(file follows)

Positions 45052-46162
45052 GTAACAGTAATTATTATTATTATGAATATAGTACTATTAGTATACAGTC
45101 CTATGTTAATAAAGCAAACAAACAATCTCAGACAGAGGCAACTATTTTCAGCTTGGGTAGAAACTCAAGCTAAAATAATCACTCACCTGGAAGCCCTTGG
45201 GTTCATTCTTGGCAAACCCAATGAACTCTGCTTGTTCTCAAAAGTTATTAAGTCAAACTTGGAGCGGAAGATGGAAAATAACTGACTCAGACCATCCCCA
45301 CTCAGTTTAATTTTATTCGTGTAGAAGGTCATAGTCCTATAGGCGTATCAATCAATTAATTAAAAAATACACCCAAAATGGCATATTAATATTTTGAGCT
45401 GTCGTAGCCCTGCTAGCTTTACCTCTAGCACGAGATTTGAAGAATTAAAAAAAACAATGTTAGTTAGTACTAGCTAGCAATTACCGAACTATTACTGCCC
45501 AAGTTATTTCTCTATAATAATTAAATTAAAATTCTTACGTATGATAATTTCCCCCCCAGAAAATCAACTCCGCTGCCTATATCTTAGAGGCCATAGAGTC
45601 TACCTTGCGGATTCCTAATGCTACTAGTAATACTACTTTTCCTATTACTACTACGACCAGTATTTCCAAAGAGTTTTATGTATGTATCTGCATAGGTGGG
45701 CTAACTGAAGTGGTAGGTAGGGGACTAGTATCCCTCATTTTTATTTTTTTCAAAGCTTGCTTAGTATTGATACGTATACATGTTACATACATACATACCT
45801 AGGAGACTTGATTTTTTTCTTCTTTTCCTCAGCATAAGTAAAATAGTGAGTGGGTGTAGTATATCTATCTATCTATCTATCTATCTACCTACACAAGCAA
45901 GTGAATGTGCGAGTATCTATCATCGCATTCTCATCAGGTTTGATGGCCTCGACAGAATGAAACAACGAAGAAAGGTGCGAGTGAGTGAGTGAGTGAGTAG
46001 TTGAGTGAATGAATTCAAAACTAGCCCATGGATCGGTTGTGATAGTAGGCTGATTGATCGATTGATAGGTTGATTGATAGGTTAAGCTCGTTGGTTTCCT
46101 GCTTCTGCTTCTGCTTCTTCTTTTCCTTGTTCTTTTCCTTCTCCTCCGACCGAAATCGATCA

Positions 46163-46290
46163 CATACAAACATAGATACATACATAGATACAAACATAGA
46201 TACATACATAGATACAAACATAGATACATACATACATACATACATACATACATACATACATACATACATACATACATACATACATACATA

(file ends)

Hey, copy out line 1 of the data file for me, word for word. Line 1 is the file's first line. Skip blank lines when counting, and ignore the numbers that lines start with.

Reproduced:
Positions 45052-46162